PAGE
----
47 U.S.C. § 227(b)(3) (emphasis added). In Mims, respondent argued, " Congress would have had no reason to provide for a private action " in an appropriate [state] court . . . if it did not mean to make the state forum exclusive." Mims, 132 S.Ct. at 750. Put another way, being courts of general jurisdiction, state courts would have had concurrent jurisdiction over private TCPA claims even without the statutory language. Therefore, respondent argued, by including the statutory language, Congress implied exclusive state court jurisdiction. The Mims Court rejected respondent's argument, concluding that by including the limiting statutory language, " Congress may simply have wanted to avoid any argument that in private actions, as in [TCPA] actions brought by State Attorneys General, 'federal jurisdiction is exclusive." Id. (citations omitted).

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To bolster its rejection, the Mims Court mentioned the TCPA's limiting language, although it did not clearly indicate whether respondent had invoked the statute's limiting language in support of its argument. The Court reasoned, " by providing that private actions may be brought in state court 'if otherwise permitted by the laws or rules of court of [the] state,' 47 U.S.C. § 227(b)(3), Congress arguably gave States leeway they would otherwise lack to 'decide for themselves whether to entertain claims under the TCPA." Mims, 132 S.Ct. at 751 (internal editing omitted). The Supreme Court thus considered this language only as applied to state court actions, and not as applied to federal court actions.

Without interpreting how this limiting language would apply in federal forums, the Supreme Court in Mims did not abrogate the Holster III holding, on which this Court relied. The Holster III Court explicitly clarified that its holding did not rely on the Erie doctrine when it stated, " [t]his is not a question that implicates the relationship between the Federal Rules and state rules; it is a standard question of statutory interpretation ." Holster III, 618 F.3d at 217 (emphasis added).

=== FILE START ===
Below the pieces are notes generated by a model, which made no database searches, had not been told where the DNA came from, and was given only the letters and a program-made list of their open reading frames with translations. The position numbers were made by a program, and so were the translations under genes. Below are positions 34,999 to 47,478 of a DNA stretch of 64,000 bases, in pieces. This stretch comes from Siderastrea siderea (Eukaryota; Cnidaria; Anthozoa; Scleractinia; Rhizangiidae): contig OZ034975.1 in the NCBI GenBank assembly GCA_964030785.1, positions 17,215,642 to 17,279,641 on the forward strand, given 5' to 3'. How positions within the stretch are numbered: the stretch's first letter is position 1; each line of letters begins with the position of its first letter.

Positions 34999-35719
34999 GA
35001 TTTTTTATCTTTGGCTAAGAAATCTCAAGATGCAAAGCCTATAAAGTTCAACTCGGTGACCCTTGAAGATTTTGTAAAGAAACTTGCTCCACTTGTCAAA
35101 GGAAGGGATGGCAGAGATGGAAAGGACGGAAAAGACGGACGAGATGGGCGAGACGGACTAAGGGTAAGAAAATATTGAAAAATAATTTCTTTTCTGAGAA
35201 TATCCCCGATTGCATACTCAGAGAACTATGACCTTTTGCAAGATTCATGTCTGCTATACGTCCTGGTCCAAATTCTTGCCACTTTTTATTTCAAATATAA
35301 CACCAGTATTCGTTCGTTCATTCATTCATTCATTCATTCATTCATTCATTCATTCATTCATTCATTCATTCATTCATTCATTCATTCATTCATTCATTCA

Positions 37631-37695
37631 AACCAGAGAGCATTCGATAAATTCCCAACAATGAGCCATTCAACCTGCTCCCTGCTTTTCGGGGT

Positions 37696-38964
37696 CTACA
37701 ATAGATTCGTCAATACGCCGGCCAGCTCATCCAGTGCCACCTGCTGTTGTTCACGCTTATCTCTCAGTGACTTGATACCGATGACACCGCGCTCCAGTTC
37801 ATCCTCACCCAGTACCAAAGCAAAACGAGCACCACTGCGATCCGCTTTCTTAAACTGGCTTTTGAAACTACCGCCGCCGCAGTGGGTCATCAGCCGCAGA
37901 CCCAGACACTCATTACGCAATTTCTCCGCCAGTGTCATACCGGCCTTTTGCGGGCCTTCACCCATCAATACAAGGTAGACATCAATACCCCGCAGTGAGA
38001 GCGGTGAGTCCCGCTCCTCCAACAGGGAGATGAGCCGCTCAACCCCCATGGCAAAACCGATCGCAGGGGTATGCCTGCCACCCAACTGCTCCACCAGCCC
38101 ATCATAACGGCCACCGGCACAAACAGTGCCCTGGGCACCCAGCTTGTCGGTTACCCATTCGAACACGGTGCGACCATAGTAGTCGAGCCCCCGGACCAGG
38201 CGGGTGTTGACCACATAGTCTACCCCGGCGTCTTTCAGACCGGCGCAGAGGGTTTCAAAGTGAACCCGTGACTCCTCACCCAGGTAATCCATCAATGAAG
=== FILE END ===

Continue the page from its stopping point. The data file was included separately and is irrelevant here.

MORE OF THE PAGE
The Holster III holding followed the Supreme Court's remand in light of Shady Grove Orthopedic Assocs., P.A. v. Allstate Ins. Co., 559 U.S. 393, 130 S.Ct. 1431, 176 L.Ed.2d 311 (2010). In Shady Grove, the Supreme Court was asked to decide whether Section 901(b) precludes a federal district court sitting in diversity from entertaining a class action under Rule 23 of the Federal Rules of Civil Procedure. Id. The Second Circuit had held that Section 901(b) and Rule 23 were not in conflict because Section 901(b) created a substantive right and, therefore, failure to apply Section 901(b) in a federal forum would encourage forum-shopping to avoid enforcement of that right, which would contravene Erie. Shady Grove Orthopedic Assocs., P.A. v. Allstate Ins. Co., 549 F.3d 137, 144-45 (2d Cir. 2008) (citing Erie R. Co. v. Tompkins, 304 U.S. 64, 58 S.Ct. 817, 82 L.Ed. 1188 (1938)). The Supreme Court reversed and held that Section 901 (b) was preempted by the Rules Enabling Act because Rule 23 regulates procedure, not substantive law, and it therefore applies " regardless of its incidental effect upon state-created rights." 130 S.Ct. at 1444 (citing 28 U.S.C. § 2072). In other words, the Shady Grove Court held Rule 23 applies to federal diversity actions pursuant to the Rules Enabling Act solely because it regulates procedure, regardless of the substantive nature or purpose of Section 901(b). Id.